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Since starting this topic I've noticed that. I played with a few different builders and I seem to have noticed Toyota Tundra seems to have the best bang for your buck. I can at least get a truck to $50K which won't break the bank. Plus, it wouldn't have to be a work truck model like I'd have to get with Ford or Chevy. I think I'm going to start leaning in that direction.

Thanks all, you've been a tremendous help. I appreciate everyone who commented!
the Tundra will get you 12 mpg running empty on a good day, great motor though
 

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Since starting this topic I've noticed that. I played with a few different builders and I seem to have noticed Toyota Tundra seems to have the best bang for your buck. I can at least get a truck to $50K which won't break the bank. Plus, it wouldn't have to be a work truck model like I'd have to get with Ford or Chevy. I think I'm going to start leaning in that direction.

Thanks all, you've been a tremendous help. I appreciate everyone who commented!
I don't know if that's true on the Tundra, partly I see a lot of stripped down Tundras on the road. I bet a Chevy WT is probably a lot more optioned out than a Tundra base model.

Just for the heck of it, built a 2023 1/2 ton with Crew Cab, V8, 4x4, added cruise control, off road package, tow package + trailer brake controller, 18 inch aluminum wheels. It doesn't seem very stripped down and comes in just under $50,995. My gut is a Chevy WT is probably nicer than the Tundra you are considering.

1/2 Ton WT Optioned out w/ 4X4, V8, etc
 

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My rule of thumb... if I need 75% of the tow rating of the vehicle and plan on needing it every time I want to go tow something I look at a different vehicle. It's a comfort thing. That being said that size trailer is perfectly in it's wheelhouse but you may find it to be uncomfortable if doing it all the time... I agree the smart move would be going up to a full size.
 

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The new Tundra's are a great option depending on your budget. You can get a near fully loaded Limited for around $58k if you don't need the TRD package and can find a dealer selling at MSRP. Try finding a F150 Lariat for anywhere close to that with the same options. New engine is a beast and I was getting 18MPG in town and 22 on the highways prior to selling it.
 

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You can also look at the Titan, I have a few friends with those and they are a very good truck.

You didn't mention where you pull and how often. If you are in Florida and only travel a few hours away maybe once a month, that is a whole different ball game than every weekend in the mountains or regularly cross country tripping it.

If you are comfortable now for the most part with the Xterra, the Colorado will be far better and you should be very comfortable.

I would have no issues towing the size trailer regularly in most cases but going up is always good if you have the means. When you say the full size trucks aren't affordable (which they are certainly pricey these days), do you mean you are looking at more base and mid level trucks or are you one that needs all the luxuries and pricing out the Limiteds, Platinums, Denali's, etc? Tit for tat the mid size trucks will be cheaper, but you can get a one trim level up full size truck for the price of a nearly loaded mid size.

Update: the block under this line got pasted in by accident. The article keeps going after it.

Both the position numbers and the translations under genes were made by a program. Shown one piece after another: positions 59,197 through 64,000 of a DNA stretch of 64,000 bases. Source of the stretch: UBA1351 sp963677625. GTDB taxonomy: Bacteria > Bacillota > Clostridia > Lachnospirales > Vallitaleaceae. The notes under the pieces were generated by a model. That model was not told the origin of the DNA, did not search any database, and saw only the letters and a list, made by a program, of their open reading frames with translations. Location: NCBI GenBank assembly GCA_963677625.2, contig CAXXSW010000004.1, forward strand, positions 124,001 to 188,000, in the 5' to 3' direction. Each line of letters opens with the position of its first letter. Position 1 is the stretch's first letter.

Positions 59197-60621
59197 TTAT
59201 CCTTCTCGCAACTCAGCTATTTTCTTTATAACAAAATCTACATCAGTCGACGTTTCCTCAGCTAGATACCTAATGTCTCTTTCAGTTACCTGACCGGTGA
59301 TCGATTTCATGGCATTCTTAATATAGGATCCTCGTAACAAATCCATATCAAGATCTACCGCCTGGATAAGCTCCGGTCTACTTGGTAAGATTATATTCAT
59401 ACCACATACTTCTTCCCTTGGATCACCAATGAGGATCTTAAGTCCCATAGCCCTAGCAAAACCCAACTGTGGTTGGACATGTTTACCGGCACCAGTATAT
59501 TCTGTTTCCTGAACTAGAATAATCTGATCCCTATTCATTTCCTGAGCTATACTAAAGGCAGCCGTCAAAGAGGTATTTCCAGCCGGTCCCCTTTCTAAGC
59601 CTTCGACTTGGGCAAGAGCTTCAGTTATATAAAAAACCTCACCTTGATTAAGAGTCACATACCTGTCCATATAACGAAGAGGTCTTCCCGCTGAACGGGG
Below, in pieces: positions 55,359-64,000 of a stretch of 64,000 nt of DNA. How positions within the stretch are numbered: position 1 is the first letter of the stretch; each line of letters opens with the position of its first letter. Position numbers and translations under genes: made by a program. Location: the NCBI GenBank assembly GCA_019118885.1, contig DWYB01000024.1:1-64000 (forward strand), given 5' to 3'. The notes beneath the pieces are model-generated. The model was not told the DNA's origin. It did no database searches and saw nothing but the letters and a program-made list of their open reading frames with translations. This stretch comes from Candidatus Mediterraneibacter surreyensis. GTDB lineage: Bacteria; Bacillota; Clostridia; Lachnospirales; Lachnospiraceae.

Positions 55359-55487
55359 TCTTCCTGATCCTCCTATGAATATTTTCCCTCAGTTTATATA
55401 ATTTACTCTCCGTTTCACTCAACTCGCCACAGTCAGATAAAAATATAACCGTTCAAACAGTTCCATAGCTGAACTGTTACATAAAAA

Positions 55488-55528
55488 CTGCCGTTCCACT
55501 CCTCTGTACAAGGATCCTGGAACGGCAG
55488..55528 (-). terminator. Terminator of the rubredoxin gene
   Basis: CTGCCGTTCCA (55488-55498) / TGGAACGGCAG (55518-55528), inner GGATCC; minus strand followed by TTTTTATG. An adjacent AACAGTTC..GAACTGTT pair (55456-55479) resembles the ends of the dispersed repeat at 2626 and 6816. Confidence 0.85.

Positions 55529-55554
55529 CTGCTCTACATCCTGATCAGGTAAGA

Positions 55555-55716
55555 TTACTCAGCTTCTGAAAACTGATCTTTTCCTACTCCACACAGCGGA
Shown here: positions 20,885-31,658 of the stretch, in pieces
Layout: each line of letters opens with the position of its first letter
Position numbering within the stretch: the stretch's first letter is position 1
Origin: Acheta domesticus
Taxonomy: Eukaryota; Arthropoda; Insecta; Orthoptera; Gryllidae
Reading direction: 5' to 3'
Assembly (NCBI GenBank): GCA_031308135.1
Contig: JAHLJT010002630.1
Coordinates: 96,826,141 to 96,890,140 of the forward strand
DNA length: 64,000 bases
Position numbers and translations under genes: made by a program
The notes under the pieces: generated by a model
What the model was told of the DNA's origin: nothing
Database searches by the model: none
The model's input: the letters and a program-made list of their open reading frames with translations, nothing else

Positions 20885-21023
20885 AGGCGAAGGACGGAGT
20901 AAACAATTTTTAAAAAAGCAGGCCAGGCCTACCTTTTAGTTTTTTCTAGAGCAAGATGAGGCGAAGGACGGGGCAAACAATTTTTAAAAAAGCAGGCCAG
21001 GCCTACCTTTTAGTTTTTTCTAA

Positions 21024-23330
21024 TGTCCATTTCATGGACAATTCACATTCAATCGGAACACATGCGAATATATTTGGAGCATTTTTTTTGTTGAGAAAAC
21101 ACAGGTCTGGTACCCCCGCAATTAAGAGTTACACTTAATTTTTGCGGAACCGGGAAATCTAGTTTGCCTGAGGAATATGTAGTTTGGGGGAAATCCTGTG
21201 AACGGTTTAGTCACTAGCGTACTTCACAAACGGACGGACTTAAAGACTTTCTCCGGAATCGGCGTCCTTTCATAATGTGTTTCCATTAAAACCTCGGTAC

Food for thought, the Colorado is enough truck it sounds like, they have to meet the J2807 standards which are strict and fully tests the truck at its limits to pass so I would have no worry towing it (I am not one of those 80% rule kind of guys), but you have to be comfortable with what you are towing and some are more comfortable than others...

Tyler
 

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You can also look at the Titan, I have a few friends with those and they are a very good truck.

You didn't mention where you pull and how often. If you are in Florida and only travel a few hours away maybe once a month, that is a whole different ball game than every weekend in the mountains or regularly cross country tripping it.

If you are comfortable now for the most part with the Xterra, the Colorado will be far better and you should be very comfortable.

I would have no issues towing the size trailer regularly in most cases but going up is always good if you have the means. When you say the full size trucks aren't affordable (which they are certainly pricey these days), do you mean you are looking at more base and mid level trucks or are you one that needs all the luxuries and pricing out the Limiteds, Platinums, Denali's, etc? Tit for tat the mid size trucks will be cheaper, but you can get a one trim level up full size truck for the price of a nearly loaded mid size.

Food for thought, the Colorado is enough truck it sounds like, they have to meet the J2807 standards which are strict and fully tests the truck at its limits to pass so I would have no worry towing it (I am not one of those 80% rule kind of guys), but you have to be comfortable with what you are towing and some are more comfortable than others...

Tyler
Only issue with J2807 is they don't test max tow for frontal area/drag... Keep that in mind. But it should be able to do it....